In 2017, Jill Bridges suffered a tragedy when her oldest child, a non-binary teenager, died. To survive her grief, she started Eco-Friendly Crafts, a craft store offering safe and eco-friendly alternatives to art supplies. It’s through her business that in 2021, she found a way to honor her child’s legacy by using knitting to care for LGBTQ youth.
While listening to the Craft Industry Alliance podcast, she came across an episode in which Cecilia Nelson-Hunt discusses diversity and inclusion in the fiber industry and her role with Knit the Rainbow.
Knit the Rainbow is a New York-based nonprofit that strives to provide winter clothing to homeless LGBTQ youth in the city. There are approximately 8,000 young LGBTQ people (ages 12-24) in New York City and only enough beds for 350 of them. As soon as she heard about the organization, Bridges knew it was a perfect way to honor her child’s legacy.
“My kid was a theater geek, and his dream was to work on tech backstage on Broadway, so I knew it was the perfect match for what I could do to honor my kid,” he said. she stated. Voice of Georgia. “Most children are homeless because their families aren’t supporting them, and it breaks my heart that I can’t be a mother to everyone and take them in.”
So she did the next best thing. It brought together community volunteers, ranging from young mothers to grandmothers, who met once a week to knit and crochet gloves, mittens, socks, scarves, hats, earmuffs and sweaters. The group had a goal of knitting 100 garments last year and they surpassed it in just a few months. This year they have expanded their group and their goal is now 300 garments.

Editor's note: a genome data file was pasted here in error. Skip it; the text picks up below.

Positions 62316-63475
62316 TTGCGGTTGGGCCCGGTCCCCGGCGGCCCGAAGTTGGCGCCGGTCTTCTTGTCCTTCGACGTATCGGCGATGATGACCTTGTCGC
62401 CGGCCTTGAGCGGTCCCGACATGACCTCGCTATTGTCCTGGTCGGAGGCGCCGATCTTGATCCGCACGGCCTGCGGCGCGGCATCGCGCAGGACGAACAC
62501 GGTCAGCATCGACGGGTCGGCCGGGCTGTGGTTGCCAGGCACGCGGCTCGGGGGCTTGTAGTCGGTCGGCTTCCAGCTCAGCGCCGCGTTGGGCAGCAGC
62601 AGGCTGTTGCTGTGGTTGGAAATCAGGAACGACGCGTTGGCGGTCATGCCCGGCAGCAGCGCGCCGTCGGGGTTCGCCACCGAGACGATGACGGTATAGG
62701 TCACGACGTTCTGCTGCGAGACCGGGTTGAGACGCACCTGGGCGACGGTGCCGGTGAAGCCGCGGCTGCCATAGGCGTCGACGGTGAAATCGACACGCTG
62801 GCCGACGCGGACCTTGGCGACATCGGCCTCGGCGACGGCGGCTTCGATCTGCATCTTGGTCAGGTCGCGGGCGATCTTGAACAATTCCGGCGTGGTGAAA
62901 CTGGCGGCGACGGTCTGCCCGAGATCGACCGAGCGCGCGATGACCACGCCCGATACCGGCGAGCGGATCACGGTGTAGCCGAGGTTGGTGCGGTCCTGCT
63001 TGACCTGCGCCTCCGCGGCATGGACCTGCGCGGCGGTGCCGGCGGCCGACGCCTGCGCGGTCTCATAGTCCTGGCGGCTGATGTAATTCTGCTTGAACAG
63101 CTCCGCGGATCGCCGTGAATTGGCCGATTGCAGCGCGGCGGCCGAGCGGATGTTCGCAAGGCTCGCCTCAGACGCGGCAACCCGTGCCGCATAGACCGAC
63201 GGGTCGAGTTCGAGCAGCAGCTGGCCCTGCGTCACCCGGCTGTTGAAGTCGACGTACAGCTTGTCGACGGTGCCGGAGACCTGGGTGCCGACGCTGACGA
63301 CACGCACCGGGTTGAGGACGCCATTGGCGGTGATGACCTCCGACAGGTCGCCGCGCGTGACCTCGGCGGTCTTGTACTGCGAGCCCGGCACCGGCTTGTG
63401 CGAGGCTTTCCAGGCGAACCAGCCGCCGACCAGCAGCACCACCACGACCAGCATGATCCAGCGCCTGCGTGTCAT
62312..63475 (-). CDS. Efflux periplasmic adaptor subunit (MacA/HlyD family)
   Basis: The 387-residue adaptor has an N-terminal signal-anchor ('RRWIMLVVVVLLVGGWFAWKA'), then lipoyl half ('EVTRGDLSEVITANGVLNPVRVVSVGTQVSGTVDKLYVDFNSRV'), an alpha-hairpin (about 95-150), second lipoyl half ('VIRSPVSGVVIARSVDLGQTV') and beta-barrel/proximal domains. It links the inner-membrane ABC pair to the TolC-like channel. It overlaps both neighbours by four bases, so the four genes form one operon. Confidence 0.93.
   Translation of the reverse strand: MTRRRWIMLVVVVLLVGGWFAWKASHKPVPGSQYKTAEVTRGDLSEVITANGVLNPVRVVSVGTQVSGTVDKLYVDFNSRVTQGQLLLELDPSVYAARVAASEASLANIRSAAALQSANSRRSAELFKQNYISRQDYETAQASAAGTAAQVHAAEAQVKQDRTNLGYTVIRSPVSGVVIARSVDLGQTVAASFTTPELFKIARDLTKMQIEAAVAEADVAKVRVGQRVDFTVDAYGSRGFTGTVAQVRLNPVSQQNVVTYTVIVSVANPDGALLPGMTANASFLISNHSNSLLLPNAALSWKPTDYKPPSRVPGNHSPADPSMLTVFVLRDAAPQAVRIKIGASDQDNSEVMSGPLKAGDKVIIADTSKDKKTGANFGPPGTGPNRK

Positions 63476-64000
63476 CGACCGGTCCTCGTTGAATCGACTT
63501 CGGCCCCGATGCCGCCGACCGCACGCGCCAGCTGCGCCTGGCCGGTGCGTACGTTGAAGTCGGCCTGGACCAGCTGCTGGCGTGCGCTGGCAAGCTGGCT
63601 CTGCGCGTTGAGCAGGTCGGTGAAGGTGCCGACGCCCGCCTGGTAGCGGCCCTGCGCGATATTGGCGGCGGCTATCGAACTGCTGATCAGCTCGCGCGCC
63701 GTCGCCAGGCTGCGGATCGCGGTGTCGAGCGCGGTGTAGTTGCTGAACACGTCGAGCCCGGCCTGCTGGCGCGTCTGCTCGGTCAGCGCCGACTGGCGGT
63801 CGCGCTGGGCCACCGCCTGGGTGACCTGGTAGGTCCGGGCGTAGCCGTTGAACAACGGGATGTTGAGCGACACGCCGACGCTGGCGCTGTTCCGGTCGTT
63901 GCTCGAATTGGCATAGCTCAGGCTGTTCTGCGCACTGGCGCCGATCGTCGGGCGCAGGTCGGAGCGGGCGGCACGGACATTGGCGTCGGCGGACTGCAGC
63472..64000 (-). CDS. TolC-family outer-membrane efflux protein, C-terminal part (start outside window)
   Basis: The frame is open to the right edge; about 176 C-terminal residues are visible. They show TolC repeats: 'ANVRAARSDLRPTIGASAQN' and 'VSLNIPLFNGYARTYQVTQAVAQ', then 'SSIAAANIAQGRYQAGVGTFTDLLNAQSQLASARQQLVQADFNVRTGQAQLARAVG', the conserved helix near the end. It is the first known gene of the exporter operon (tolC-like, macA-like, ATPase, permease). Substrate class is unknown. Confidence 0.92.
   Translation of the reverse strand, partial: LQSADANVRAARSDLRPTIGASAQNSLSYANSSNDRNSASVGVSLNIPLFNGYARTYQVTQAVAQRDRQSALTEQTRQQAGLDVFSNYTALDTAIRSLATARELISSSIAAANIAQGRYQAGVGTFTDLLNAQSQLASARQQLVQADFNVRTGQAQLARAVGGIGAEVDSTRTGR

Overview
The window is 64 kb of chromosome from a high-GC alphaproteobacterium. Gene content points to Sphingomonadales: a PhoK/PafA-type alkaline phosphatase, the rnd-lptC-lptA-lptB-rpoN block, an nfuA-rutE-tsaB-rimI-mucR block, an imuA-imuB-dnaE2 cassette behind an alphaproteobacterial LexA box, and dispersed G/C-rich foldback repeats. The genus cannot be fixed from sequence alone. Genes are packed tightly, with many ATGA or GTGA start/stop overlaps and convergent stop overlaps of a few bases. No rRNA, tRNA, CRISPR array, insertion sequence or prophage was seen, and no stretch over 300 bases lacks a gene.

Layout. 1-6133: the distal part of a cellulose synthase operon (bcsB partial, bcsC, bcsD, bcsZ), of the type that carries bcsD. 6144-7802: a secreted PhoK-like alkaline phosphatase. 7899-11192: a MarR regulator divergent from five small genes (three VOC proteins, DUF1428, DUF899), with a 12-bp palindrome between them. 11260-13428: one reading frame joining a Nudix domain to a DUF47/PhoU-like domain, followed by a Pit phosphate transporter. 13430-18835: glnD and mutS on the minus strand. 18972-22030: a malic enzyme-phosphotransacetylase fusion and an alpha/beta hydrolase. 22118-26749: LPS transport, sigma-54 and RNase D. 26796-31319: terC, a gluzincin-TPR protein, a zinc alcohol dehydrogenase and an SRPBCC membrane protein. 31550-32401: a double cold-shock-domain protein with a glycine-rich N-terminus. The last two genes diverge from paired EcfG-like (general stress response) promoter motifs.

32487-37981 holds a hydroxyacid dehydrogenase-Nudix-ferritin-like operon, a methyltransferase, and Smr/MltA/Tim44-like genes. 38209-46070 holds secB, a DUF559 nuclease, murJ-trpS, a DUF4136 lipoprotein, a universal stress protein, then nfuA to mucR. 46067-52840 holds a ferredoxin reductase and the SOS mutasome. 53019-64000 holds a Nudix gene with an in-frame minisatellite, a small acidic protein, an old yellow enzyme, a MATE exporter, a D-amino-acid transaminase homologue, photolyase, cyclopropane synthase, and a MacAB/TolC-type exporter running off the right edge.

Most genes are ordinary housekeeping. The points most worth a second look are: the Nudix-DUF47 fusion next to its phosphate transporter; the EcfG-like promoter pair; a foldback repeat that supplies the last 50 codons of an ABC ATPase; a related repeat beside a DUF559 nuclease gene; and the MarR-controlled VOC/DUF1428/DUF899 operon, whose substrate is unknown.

Not only is the group making a tangible difference for young LGBTQ people in New York, but it has also had an impact on Bridges.direct community.
“It’s created a lot of opportunities for us in the community to be able to talk about this issue, especially to an older generation that doesn’t understand it like younger people do,” she said.
To reach its goal, the Knit the Rainbow group of Bridges needs everyone on the bridge. People who want to help can do so in different ways, even if they don’t know how to knit.
“They can donate directly to Knit the Rainbow, it’s a non-profit organization,” she said. “Locally we really need help if someone knows how to crochet and knit. If they don’t know how to do it, we will teach them for free. If they don’t want to do this but want to help physically, we still need help wrapping the yarn and adding pom poms, so hands are always welcome. They can also sponsor a skein of yarn by purchasing one from us. We also accept donations of any type of yarn, [not just eco-friendly]we are not picky about donations.
To get involved, email Eco-Friendly Crafts at firstname.lastname@example.org or visit them in store (2001 Lawrenceville Suwanee Rd., Ste. 104). For more information about Knit the Rainbow, visit knittherainbow.org.